A Big Shake-Up in Marketing: Apple's New Privacy Update
Jun 11, 2021 ● 7 min read
Pew study says that 52% of Americans decided not to use a product or service because of concerns over their data protection. And as more consumers are getting aware of their data, companies are improving their products to protect it.
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At the recent developers’ conference, Apple has announced a new software system update. “Privacy has been central to our work at Apple from the very beginning”, said Craig Federighi, Apple’s senior vice president of Software Engineering. Among tons of design and built-in apps improvements, the company announced new drastic privacy features coming to Apple’s devices with the iOS15.
The update scheduled to roll out this fall is taking a big spotlight on consumers’ privacy. And Apple is seriously shaking up how marketers will track the user data through the websites, apps, ads and newsletters.
The end of newsletters?
Many marketing emails embed tracking tools to collect subscriber’s IP addresses and send data to businesses indicating when a specific recipient opens an email. However, the new update on iOS Mail apps will limit marketers’ capability to collect open rate information as it will run images through the proxy servers to defeat tracking pixels.
Apple will allow users to choose what they share with the senders, including the location, IP address and more. Moreover, the company is debuting the "Hide My Email" feature in iCloud, Safari and the Apple Mail app. Users will be able to create single-use, randomly generated email addresses that can be used to forward mail to users’ real accounts. The new feature is intended to limit further businesses’ ability to collect consumer data by email and significantly decrease the rate at which users receive spam mail.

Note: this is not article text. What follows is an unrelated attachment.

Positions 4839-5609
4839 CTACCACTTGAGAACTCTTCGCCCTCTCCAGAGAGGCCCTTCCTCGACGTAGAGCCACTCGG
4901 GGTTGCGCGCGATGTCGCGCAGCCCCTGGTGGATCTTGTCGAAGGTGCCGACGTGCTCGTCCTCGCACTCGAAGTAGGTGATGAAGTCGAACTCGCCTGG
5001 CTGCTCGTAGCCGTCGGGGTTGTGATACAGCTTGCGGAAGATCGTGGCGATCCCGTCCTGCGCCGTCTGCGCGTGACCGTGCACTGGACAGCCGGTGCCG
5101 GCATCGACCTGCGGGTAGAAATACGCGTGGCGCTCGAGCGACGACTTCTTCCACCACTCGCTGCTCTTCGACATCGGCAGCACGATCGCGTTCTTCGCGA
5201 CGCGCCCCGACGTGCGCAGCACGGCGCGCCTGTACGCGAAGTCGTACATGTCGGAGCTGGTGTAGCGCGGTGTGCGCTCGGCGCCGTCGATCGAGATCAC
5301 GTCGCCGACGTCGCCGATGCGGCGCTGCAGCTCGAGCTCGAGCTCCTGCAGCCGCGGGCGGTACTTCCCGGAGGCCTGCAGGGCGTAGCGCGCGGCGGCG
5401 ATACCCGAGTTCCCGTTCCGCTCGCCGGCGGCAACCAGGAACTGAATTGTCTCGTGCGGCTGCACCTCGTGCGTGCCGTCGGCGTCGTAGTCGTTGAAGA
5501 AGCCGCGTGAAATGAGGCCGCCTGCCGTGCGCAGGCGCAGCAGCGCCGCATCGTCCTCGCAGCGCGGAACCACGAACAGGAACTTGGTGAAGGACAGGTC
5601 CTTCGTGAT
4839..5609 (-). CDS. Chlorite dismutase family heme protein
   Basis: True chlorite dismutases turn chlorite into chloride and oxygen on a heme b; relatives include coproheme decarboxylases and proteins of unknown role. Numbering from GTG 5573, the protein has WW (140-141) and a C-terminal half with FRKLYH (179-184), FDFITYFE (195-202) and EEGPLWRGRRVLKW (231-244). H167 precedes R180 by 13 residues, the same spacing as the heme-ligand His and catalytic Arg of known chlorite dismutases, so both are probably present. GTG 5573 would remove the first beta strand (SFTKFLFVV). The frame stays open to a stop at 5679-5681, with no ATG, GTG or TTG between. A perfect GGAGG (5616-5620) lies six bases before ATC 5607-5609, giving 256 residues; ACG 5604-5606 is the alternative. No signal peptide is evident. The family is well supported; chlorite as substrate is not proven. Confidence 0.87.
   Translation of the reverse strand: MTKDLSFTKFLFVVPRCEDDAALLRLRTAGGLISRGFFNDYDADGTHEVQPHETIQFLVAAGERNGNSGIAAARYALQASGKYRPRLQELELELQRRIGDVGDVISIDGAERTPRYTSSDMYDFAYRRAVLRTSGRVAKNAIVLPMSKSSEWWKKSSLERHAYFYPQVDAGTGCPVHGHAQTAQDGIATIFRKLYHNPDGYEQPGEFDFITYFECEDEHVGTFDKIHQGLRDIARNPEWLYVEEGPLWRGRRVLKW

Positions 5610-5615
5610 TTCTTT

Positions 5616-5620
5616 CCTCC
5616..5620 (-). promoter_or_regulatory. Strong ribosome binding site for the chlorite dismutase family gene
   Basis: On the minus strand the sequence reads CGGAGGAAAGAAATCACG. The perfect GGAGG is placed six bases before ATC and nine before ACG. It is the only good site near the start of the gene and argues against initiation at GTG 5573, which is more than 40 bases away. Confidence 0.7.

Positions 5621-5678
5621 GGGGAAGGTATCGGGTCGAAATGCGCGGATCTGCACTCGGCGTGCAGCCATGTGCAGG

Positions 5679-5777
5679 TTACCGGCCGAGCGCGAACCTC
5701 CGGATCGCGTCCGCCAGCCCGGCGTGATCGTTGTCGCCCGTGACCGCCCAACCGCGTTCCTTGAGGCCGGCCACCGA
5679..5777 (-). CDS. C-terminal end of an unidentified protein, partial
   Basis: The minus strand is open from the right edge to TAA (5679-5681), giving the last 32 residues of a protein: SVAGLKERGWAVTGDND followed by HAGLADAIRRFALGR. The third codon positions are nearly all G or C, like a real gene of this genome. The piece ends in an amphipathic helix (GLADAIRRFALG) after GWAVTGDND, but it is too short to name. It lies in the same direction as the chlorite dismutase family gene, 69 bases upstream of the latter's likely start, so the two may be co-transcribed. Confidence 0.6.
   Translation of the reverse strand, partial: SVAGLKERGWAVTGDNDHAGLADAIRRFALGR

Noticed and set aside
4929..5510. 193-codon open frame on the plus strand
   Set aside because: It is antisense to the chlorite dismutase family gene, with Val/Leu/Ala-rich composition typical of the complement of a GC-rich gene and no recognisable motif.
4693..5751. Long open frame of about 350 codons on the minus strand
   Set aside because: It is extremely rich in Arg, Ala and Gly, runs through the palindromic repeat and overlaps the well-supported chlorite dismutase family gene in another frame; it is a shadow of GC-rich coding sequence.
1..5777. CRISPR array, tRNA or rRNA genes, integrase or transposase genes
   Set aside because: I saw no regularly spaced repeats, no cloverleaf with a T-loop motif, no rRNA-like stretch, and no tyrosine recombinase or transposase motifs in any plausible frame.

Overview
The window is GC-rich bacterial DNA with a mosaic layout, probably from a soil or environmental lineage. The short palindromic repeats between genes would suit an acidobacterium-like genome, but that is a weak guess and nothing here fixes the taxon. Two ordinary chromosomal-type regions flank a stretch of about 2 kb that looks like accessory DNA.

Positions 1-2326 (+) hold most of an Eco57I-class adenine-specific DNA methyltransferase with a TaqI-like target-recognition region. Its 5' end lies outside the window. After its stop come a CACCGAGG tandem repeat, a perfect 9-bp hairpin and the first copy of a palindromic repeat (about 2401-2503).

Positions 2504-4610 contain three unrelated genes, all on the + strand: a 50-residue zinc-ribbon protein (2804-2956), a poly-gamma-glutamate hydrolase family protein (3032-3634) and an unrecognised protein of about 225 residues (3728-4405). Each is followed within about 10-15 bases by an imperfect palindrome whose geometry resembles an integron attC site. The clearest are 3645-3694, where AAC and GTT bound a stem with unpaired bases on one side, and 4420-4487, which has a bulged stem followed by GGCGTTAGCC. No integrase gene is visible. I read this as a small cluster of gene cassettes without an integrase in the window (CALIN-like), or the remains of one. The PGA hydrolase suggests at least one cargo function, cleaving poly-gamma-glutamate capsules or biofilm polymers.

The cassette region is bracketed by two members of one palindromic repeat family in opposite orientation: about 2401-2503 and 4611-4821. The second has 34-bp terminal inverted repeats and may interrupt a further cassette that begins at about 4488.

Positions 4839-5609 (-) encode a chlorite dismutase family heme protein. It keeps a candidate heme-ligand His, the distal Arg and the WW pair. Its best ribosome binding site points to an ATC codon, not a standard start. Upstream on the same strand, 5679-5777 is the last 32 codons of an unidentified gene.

Doubling down on privacy
With the previous update, Apple introduced "App Privacy" labels in their App Store, which allow users to view the data used to track them across apps and websites owned by other companies, including information linked to tracking the identity of the app user. In addition, the iOS15 will allow users to view how apps are using the permissions they have granted them, which third-party domains they contact, and how recently they made contact.
The privacy feature offers users a report ticket for all apps on the device. The updated “App Privacy” could present new challenges for marketers who rely on collecting, storing, and selling different party data for tracking and ad targeting purposes.
Built-in VPN for a private browsing experience
VPN apps usually send the user’s data through the encrypted route, making it almost impossible to track them. However, Apple took the encryption of the browsing data to the next level and introduced "Private Relay".
With the new feature, Safari’s browsing information is encrypted through two different and completely separate relays on details regarding who the user is. While the one route gives users an anonymous IP address, the second one sends out the browsing query to the relevant results. The company claims that “Private Relay” will put the user’s data in the strongbox and won’t be visible to the ISP or Apple itself.
What started as a marketing action - data privacy became a pattern on the newest Apple’s software update. And if tracking and obtaining consumer’s data seemed like a great struggle in the previous software update, iOS15 is taking it even further. After the initial release, marketers won’t obtain personal user information, such as email, IP address, location, and browsing history.
Apple did not announce the new operating system release date yet, but it’s likely to roll out in the early autumn. It could take time for the company to enable system features regarding user’s privacy even after the initial update. For example, it took seven months for iOS14 to roll out the first privacy update, "App Tracking Transparency", to all users. However, the new features will roll out eventually, and it will cause a massive disruption in the advertising and tracking industry.
The growing awareness of user data privacy poses new challenges for marketers as they will have fewer targeting and advertising possibilities. Marketers can shift their advertising towards other operating system users (Android, Windows) or run the ads with decreased engagement and no measurable data inside.